OnePlus on Tuesday afternoon finally took the wraps off its hotly anticipated new flagship phone, the OnePlus 5. If you haven’t already seen it, be sure to read our full OnePlus 5 review. There is absolutely no question that the OnePlus 5 features specs and performance that make it one of the most powerful smartphones that has ever existed. There is also absolutely no question that the OnePlus 5’s design is as close as we’ve seen to a carbon copy of the iPhone 7 Plus.
The OnePlus 5’s design was a major focus in the weeks ahead of the phone’s unveiling on Tuesday, mainly because the renders make it look so much like Apple’s iPhone 7 Plus. In person, it’s not quite the spitting image that it is in images, but the similarities are still borderline parody. I asked OnePlus about its new flagship phone design last week ahead of the device’s announcement, and the response I got was interesting.
Unveiled on Tuesday, the OnePlus 5 has specs that outshine every other Android flagship phone out there. Even more impressively, it’s priced lower than comparable handsets. Highlights include a Snapdragon 835 chipset, up to 128GB of storage, and up to 8GB of RAM. Seriously, 8GB! I’ve been using a OnePlus 5 review unit for more than a week now, and I am thoroughly impressed.
That said, it’s almost impossible to look at the OnePlus 5 and not wonder how OnePlus could be so brazen as to copy the iPhone 7 Plus so thoroughly.
The OnePlus 5 is an iPhone 7 Plus copy. Period. There’s no way to deny it, and trying to dance around it makes you seem foolish. Here’s an excerpt from my review:
The color and finish of the OnePlus 5 are identical to the aluminum on the black iPhone 7 Plus. The mirror finish of the OnePlus logo on the back of the phone is identical to the mirror finish of the Apple logo on the back of the iPhone. The pattern of the antenna bands is almost the same, the placement of the dual-lens rear camera is almost the same, and the positioning of the rear-facing mic and the LED flash assembly are the same.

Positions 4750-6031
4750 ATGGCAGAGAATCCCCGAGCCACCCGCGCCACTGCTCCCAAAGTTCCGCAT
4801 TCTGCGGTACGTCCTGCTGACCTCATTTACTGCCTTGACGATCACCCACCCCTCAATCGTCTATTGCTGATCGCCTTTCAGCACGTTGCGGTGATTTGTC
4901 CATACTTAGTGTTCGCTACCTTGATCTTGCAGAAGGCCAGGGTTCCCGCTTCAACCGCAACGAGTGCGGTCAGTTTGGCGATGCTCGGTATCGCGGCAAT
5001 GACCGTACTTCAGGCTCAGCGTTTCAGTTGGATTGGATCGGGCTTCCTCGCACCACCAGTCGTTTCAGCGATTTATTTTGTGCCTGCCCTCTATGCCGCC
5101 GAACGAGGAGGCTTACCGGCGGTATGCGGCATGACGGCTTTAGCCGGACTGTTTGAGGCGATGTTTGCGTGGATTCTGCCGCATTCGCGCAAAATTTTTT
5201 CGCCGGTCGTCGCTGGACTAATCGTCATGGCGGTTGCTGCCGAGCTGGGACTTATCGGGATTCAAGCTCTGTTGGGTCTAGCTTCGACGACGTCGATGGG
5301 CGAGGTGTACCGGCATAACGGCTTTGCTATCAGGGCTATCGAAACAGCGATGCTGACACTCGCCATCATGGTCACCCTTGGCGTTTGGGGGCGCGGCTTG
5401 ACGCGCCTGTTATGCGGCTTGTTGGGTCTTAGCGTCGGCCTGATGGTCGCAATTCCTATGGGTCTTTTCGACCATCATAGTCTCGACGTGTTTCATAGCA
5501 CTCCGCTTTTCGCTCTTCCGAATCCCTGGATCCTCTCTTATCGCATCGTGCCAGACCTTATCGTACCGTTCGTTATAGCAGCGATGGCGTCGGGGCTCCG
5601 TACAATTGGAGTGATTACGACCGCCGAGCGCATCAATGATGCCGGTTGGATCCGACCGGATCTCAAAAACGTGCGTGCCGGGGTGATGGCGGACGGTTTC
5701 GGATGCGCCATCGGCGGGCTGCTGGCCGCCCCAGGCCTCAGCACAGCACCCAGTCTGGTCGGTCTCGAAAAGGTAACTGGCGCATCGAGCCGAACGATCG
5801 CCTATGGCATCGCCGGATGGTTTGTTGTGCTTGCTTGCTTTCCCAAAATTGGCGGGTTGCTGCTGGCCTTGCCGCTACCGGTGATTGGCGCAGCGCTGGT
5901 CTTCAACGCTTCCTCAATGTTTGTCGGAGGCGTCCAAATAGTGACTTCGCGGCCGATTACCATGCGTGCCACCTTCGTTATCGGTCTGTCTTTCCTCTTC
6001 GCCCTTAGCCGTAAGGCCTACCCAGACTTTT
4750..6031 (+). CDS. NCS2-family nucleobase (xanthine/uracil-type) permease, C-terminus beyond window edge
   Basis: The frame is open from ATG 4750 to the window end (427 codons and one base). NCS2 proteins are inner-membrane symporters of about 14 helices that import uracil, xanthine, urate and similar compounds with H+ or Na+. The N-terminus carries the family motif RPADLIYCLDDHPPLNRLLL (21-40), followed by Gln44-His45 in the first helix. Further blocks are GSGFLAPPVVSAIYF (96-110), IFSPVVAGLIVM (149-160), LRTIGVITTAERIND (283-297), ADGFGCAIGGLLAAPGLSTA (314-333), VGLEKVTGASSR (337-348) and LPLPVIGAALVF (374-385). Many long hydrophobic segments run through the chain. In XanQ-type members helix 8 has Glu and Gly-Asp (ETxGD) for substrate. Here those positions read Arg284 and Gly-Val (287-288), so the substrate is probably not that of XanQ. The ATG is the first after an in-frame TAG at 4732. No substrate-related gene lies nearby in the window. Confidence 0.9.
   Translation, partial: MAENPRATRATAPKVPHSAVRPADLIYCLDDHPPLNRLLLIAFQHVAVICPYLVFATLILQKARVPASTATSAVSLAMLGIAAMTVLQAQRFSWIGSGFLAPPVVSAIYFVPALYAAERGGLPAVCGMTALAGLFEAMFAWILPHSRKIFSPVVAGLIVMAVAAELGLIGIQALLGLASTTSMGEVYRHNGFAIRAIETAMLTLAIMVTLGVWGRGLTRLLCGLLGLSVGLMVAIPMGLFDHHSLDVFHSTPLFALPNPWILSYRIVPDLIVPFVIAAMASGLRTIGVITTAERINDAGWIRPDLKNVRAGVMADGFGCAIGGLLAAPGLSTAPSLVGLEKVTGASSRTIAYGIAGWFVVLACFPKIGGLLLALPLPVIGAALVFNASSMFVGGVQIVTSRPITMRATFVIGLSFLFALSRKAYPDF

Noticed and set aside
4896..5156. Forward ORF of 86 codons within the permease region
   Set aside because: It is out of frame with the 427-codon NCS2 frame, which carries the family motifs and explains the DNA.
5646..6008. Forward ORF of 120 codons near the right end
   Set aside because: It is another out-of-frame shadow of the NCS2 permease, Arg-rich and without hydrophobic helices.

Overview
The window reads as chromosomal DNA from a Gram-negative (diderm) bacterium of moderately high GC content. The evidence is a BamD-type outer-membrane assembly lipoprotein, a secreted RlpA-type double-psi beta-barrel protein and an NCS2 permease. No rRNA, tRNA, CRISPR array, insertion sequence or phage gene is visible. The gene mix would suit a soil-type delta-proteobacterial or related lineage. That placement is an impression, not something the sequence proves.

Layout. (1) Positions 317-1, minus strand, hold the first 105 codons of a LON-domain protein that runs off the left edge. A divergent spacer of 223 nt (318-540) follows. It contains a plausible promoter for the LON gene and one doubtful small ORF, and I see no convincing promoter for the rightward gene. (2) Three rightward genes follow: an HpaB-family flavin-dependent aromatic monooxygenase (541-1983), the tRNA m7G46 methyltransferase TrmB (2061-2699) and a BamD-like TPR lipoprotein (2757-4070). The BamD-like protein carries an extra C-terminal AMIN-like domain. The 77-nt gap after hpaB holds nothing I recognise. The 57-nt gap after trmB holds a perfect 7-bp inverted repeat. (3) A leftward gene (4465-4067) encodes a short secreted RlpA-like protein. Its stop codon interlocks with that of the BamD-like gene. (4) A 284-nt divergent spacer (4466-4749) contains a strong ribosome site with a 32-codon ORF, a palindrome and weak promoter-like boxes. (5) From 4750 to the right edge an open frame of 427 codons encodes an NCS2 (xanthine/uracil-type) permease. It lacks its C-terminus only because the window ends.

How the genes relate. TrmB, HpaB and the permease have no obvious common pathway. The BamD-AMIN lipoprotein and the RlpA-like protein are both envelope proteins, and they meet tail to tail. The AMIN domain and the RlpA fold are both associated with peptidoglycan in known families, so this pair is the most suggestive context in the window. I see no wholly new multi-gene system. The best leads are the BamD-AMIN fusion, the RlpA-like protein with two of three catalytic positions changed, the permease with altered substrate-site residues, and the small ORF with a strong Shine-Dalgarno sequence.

Honestly, this is all a bit embarrassing for OnePlus. The OnePlus 5 certainly does have some of the design elements that were found on earlier OnePlus phones, just as the HTC One A9 had design elements from other HTC One series phones. But iPhones are the most popular smartphones on the planet. If a company takes bits of pieces of its earlier designs and morphs them into an iPhone clone, people are going to notice. It looks like an iPhone.
I then went on to explain that the inspiration OnePlus took from Apple’s iPhone 7 Plus doesn’t end at the phone’s design. The OnePlus 5 has a dual-lens rear camera like the iPhone 7 Plus and other smartphones. But while different phones utilize the second rear sensor in different ways, the OnePlus 5 copies the iPhone 7 Plus exactly.
Just like the iPhone 7 Plus, the OnePlus 5 has a “portrait mode” feature that creates a bokeh effect in the background of photos. And just like the iPhone 7 Plus, a single tap on a button in the OnePlus 5’s camera app switches from the wide-angle lens to the telephoto lens, thus enabling 2x optical zoom.
Seriously, look at this:
Needless to say, one of the first questions I asked when I met with OnePlus ahead of the new flagship phone’s unveiling was about all these similarities. I briefly discussed the company’s response in my OnePlus 5 review, but one of the people I met added a few more tidbits.
The OnePlus spokesperson I met with made it clear that the company tried to avoid making a smartphone that resembled the iPhone 7 Plus so closely. For example, the company’s designers first tried to place the dual-camera assembly near the center of the back of the handset, in order to avoid making the phone look so much like Apple’s iPhone. This would have resulted in a design that more closely resembled earlier OnePlus phones like the OnePlus 3.
According to OnePlus, a centrally located rear camera would have made the phone thicker than they wanted, so they ended up having no choice but to move it to the corner. That’s fine, but it obviously doesn’t address other similarities between the OnePlus 5 and the iPhone 7 Plus. As noted above the aluminum finish, the mirror finish of the logo, the optical zoom UI, and the antenna lines are all aped from Apple.
When those points were raised, the best OnePlus could offer was that the company never wants to be different for the sake of being different. Instead, it tries to make design choices that are familiar to users. That’s not a bad strategy, of course, but there’s obviously a difference between “familiar” and “blatant copy.”
The OnePlus 5 goes on sale next Tuesday, June 27th, starting at $479. It’s a fantastic phone and a fantastic value. It’s also a bit bizarre though, and to be frank, a bit embarrassing. Hardware designers at consumer electronics companies work so hard to engineer these modern marvels, and designers I’ve spoken with over the years take tremendous pride in their accomplishments. I can’t imagine being a designer at OnePlus and taking much pride in a design that copies another company’s hard work so blatantly.